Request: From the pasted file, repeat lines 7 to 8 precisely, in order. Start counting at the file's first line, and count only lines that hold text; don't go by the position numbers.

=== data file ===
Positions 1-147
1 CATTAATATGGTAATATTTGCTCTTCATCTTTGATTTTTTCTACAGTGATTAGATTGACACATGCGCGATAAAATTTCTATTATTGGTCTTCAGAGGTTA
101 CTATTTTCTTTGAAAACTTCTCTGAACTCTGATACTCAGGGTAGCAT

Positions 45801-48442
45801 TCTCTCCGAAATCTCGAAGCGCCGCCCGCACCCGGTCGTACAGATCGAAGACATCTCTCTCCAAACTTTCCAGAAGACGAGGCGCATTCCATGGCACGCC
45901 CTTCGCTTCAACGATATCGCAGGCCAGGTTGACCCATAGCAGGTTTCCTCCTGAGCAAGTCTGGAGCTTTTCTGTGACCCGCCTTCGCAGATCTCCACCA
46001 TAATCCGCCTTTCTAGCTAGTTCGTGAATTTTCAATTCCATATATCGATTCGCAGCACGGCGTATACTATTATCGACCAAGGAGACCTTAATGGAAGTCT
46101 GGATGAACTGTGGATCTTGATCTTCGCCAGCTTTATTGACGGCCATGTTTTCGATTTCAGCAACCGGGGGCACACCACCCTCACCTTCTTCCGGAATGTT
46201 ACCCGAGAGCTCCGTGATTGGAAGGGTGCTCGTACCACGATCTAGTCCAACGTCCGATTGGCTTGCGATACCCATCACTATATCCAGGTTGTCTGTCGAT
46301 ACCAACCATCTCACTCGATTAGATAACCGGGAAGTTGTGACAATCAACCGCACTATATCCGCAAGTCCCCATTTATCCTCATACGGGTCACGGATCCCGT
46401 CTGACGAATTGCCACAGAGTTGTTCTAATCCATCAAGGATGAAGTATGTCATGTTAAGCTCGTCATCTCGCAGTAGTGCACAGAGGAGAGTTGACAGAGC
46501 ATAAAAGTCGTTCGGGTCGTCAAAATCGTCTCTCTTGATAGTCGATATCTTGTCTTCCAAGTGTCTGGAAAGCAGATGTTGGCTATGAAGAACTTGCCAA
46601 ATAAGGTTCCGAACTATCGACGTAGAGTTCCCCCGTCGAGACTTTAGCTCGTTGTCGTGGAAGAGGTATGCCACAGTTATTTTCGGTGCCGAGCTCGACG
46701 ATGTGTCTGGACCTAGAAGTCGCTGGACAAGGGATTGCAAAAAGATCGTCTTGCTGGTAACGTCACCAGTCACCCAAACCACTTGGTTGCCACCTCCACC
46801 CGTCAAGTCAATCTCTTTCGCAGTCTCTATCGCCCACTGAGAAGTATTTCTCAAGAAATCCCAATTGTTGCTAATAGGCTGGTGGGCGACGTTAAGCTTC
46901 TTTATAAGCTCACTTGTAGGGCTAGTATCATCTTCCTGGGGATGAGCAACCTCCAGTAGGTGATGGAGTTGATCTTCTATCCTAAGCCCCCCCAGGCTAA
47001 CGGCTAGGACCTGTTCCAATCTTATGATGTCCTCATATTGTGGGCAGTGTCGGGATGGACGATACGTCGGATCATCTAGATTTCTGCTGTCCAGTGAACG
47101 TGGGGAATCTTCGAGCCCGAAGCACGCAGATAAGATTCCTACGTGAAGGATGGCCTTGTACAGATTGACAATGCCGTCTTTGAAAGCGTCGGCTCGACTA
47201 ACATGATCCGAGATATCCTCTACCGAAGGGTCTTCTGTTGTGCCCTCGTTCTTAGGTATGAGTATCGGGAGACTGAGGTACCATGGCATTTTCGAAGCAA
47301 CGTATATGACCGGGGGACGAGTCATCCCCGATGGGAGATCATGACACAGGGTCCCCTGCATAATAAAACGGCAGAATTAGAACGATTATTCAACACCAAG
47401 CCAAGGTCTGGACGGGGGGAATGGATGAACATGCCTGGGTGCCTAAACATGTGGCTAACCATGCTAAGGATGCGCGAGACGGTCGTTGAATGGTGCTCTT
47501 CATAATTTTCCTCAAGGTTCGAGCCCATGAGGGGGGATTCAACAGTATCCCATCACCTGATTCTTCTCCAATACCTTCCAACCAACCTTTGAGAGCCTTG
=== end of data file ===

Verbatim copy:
46001 TAATCCGCCTTTCTAGCTAGTTCGTGAATTTTCAATTCCATATATCGATTCGCAGCACGGCGTATACTATTATCGACCAAGGAGACCTTAATGGAAGTCT
46101 GGATGAACTGTGGATCTTGATCTTCGCCAGCTTTATTGACGGCCATGTTTTCGATTTCAGCAACCGGGGGCACACCACCCTCACCTTCTTCCGGAATGTT